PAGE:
|Gary Matthew Hawkins, Debashis Ghose, Jordan Russel, Joy Doran-Peterson*
|Department of Microbiology, University of Georgia, Athens, GA, USA
|Corresponding Author :
Department of Microbiology
University of Georgia, Athens, GA, USA
|Received June 06, 2013; Accepted July 24, 2013; Published July 26, 2013
|Citation: Hawkins GM, Ghose D, Russel J, Peterson JD (2013) Production of Ethanol from High Dry Matter of Pretreated Loblolly Pine by an Evolved Strain of Saccharomyces Cerevisiae. J Bioremed Biodeg 4:195. doi: 10.4172/2155-6199.1000195
|Copyright: © 2013 Hawkins GM, et al. This is an open-a ccess article distributed under the terms of the Creative Commons Attribution License, which permits unrestricted use, distribution, and reproduction in any medium, provided the original author and source are credited.
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Obtaining the highest possible yields from a batch fermentation process is desirable for a cellulosic ethanol facility, as this leads to greater profitability by increasing distillation efficiency and reducing costs. One way to increase yields is by increasing the percentage of solids fermented in a batch process which leads to increased fermentable sugars available and thus increased theoretical maximum yields. One factor limiting the solids loading is that during biomass pretreatment a number of inhibitory compounds are released. These confound the fermentation process in a variety of ways, and as the solids concentration increases so do the concentrations of these inhibitors. There for ea biocatalytic strain that is able to ferment high concentrations of pretreated biomass and withstand the inhibitors present in the fermentation media is desirable. Pine wood has proven to be a particularly difficult biomass type from which to obtain high ethanol titers when fermenting concentrations of solids much greater than 10% dry weight. We previously described a strain of Saccharomyces cerevisiae, AJP50, which is able to ferment high concentrations (17.5% dry wt/v) of sulfur dioxide steam exploded pine wood. Present research details the performance of four isolates of AJP50 and their ability to produce ethanol from pretreated pine. We report ethanol yields of over 50 g/l (91% of maximum theoretical yield) from 22.5% dry wt/v of pine fermented using a simultaneous saccharification and fermentation process with strain GHP4 as the biocatalyst.
|Ethanol; Softwood; Saccharomyces; Fermentation
|Cellulosic ethanol represents a potential replacement liquid transportation fuel to offset the use of petroleum derived gasoline [1,2]. Pine wood represents a potential feedstock that could be used to generate fuel and is widely available, particularly in the northern hemisphere [3,4]. Pine wood has been an important forestry resource for both the lumber and pulp and paper industries; the current value of saw timber is $25/ton while pulpwood is $10/ton .The quality of the wood is considerably less important for biofuel production than for lumber production, thus prices for an ethanol production facility would be closer to and potentially lower than pulpwood prices [6,7]. The infrastructure and technology for the growth and harvest of this feedstock is already in place allowing for the rapid implementation of pine feedstocks into biofuel pipelines . Pine wood is not without disadvantages to its use as a bioethanol feedstock, one major hurdle to overcome is the release of inhibitory compounds during the pretreatment of the biomass which are then carried over into the fermentation process.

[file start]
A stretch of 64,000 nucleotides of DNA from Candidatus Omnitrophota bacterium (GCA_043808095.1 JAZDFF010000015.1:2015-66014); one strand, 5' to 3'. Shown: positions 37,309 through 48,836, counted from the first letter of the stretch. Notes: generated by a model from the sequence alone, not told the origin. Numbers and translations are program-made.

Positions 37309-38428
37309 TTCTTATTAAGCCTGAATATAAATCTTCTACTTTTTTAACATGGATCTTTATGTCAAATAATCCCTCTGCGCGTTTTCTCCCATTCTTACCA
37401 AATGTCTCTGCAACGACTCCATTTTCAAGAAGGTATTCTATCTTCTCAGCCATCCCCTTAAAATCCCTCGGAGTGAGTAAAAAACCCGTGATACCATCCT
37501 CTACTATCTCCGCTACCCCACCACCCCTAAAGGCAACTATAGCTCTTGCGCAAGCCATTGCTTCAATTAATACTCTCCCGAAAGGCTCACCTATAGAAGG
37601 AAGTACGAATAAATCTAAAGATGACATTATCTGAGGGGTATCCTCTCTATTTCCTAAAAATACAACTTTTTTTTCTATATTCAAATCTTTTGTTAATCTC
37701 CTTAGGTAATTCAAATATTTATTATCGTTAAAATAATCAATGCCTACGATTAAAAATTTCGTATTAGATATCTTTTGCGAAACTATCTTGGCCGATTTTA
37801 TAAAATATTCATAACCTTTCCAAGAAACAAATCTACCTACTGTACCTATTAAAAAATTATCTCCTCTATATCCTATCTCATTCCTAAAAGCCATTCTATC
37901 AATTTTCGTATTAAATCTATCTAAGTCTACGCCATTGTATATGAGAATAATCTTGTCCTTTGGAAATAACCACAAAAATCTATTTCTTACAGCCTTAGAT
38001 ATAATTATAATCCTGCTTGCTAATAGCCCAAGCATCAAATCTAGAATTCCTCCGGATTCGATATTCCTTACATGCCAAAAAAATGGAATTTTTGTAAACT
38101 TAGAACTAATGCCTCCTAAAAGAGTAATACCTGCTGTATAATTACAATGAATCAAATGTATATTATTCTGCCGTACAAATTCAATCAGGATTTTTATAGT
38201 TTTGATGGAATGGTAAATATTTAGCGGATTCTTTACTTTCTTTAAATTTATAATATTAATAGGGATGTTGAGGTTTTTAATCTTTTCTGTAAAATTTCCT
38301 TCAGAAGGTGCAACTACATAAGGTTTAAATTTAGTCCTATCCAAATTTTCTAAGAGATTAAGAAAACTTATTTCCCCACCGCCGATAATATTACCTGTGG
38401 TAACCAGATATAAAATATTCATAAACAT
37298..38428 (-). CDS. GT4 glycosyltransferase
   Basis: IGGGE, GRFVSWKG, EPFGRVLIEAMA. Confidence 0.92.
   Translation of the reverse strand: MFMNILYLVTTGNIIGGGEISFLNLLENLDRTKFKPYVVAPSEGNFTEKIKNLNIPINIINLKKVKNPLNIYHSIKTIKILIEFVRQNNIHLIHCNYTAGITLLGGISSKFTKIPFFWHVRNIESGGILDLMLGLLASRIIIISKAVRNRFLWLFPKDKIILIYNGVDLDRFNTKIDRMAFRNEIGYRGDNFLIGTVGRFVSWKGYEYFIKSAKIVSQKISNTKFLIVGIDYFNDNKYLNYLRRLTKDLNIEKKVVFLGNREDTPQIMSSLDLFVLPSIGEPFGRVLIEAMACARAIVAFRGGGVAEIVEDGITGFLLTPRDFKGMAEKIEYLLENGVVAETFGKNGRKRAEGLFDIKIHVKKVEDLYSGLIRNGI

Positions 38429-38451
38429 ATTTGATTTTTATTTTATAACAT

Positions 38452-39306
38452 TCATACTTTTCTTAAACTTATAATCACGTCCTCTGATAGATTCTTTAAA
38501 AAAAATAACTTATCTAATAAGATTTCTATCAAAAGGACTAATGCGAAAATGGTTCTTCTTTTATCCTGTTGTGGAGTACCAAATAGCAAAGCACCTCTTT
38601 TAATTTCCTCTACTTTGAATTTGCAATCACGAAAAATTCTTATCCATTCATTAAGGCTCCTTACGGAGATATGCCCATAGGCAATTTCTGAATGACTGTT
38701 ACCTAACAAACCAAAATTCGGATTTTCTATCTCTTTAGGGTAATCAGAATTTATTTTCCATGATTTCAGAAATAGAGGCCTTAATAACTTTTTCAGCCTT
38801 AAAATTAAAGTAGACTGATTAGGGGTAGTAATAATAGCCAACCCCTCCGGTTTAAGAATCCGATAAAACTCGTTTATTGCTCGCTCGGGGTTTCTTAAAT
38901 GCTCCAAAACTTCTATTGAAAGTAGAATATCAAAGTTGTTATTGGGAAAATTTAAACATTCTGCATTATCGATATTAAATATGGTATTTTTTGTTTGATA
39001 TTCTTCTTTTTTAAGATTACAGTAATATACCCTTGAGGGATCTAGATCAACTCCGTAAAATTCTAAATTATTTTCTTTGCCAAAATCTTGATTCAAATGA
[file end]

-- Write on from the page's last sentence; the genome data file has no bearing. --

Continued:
|During pretreatment a variety of chemical compounds are released that can inhibit the activity of the biocatalytic organism in many ways [9,10]. The wide variety of inhibitory compounds released is due to the complex structure of biomass ; these can be sorted into three general categories: furans, aliphatic acids, and aromatics. The effects of furans and the aliphatic acids are better understood than the effects of aromatics, possibly due to the greater variety of aromatic compounds produced during pretreatment. This variety is due to the complex and variable structure of lignin. These different compounds have been shown to inhibit cellular metabolism [12,13], destabilize membranes , cause reactive oxygen species damage , and acidify the cytoplasm . The presence of these inhibitors is a major factor confounding ethanol production from high concentrations of pretreated biomass; a barrier to an efficient biomass based ethanol fermentation production process . Fermentation of a high concentration of solids could increase maximum ethanol yields and lower process costs by increasing distillation efficiency. However, a high solids loading also brings with it high concentrations of the aforementioned inhibitory compounds, so the development of a strain that is able to tolerate high concentrations of inhibitory compounds, in addition to the high solids content, is desirable in a cellulosic feedstock based process [9,18].
|To overcome these challenges we developed Saccharomyces cerevisiae strain AJP50 . This strain was generated by adaptation and directed evolution from industrial strain XR122N(North American Bioproducts Corportation, Duluth, GA) and is able to catalyze the fermentation of high solids of sulfur dioxide pretreated pine wood . We previously described the ability of AJP50 to withstand the presence of a number of these compounds in defined model fermentation media and its ability to efficiently produce ethanol from 17.5% dry wt/vol of pine. In order to address the question of the maximum solids fermentable by our strain we developed a medium to ensure the retention of the AJP50 phenotype during culturing and isolation; allowing for a large inoculum to be prepared in 24 h. Isolates of AJP50 were then inoculated into various high solids pine fermentations to determine the maximum ethanol titers which could be obtained using a simultaneous saccharification and fermentation process.